I was recently watching one of those episodes of Friends that are always on a TV channel somewhere, and realised that there’s a lot of landline usage in the show. Because Friends ended in 2004, they’re missing a whole ten years of technology, which includes the revolution of smartphones that came after the iPhone in 2007.
I dread to think of the jokes Chandler could make about Flappy Bird.
Anyway, Friends isn’t a particularly technology heavy show, so although it is frozen in time a decade ago, it doesn’t take away from the sitcom that much.
Other TV shows don’t fare so well, particularly as the industries they represent have evolved hugely. I’m thinking crime procedurals and hospital dramas in particular. I recently came across a story about an artist who has trawled through hundreds and hundreds of episodes of Law & Order (never seen it), and taken screenshots any time a piece of technology is shown on screen. By tracking tech through the seasons, you can see how it progresses.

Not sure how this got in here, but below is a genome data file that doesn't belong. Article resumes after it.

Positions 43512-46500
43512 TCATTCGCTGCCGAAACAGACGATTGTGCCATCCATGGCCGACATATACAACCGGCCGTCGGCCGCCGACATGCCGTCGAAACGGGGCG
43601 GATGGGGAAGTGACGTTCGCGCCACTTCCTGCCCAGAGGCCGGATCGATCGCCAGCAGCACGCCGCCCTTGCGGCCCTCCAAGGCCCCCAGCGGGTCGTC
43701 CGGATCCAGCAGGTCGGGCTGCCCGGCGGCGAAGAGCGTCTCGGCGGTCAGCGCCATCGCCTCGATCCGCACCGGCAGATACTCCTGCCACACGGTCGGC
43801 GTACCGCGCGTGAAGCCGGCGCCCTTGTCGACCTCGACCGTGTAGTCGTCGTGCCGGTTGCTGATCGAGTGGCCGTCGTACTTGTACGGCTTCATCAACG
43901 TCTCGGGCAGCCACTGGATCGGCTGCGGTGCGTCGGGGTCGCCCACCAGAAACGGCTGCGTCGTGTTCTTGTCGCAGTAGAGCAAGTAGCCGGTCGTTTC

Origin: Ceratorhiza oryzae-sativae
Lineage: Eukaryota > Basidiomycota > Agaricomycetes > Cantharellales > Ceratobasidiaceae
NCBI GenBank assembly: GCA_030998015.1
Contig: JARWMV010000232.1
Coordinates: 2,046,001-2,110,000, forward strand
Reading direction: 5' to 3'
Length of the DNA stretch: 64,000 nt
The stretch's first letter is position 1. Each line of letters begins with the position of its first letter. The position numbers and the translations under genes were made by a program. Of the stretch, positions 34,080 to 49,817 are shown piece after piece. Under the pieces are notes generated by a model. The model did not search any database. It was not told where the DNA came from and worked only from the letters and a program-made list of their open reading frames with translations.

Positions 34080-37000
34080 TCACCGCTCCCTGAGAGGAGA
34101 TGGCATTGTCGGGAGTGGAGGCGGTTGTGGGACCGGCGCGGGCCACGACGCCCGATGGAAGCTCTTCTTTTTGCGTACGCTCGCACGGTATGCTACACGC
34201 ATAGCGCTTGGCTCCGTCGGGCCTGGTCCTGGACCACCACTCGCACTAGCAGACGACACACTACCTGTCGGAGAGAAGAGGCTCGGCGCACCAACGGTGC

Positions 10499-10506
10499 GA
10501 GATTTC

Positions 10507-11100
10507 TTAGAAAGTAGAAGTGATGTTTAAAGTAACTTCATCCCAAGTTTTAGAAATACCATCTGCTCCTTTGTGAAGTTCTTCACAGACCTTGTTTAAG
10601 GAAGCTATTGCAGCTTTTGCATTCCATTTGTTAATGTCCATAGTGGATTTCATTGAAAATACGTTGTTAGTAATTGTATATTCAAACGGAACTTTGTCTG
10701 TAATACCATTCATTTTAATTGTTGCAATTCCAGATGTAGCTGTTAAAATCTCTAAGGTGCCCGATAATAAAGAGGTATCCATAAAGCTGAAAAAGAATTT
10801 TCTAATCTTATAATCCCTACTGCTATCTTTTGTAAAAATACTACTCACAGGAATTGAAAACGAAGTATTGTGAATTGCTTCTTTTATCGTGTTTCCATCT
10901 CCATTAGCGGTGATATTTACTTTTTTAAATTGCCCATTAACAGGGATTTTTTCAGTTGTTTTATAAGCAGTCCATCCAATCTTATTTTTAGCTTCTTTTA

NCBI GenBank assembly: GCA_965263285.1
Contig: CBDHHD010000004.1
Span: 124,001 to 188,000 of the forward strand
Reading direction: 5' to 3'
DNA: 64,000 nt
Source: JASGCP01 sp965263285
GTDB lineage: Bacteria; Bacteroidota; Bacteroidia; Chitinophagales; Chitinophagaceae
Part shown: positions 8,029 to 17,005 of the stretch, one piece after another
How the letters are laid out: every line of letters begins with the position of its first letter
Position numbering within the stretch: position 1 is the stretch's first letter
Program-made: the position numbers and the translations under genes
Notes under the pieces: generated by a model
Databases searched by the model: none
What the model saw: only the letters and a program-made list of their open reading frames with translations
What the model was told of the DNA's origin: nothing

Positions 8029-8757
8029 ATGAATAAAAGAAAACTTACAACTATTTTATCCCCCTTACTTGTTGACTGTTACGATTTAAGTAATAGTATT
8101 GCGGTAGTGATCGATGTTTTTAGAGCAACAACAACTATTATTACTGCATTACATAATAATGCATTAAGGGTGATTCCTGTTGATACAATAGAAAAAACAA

That’s the first time a computer was shown as being switched on, apparently.
Jeffrey Thompson tracked the prominence of computers and more through the show, and said in the early days: “No one ever uses them – it seems like you wouldn’t use a computer while you were talking to another person. And you wouldn’t have a big CRT monitor on the front of your desk. It would be blocking human interaction. Over the course of the show you see that change. The objects become more central, and by 2010 characters are using smartphones constantly.”
I’m always intrigued by cataloguing things that happen on TV, and can get lost in the Wikia chronicles of any particular series I love. This fits in with that perfectly, but also tells a good story of its own as well. I’ll be keeping an eye on what Thompson gets up to next!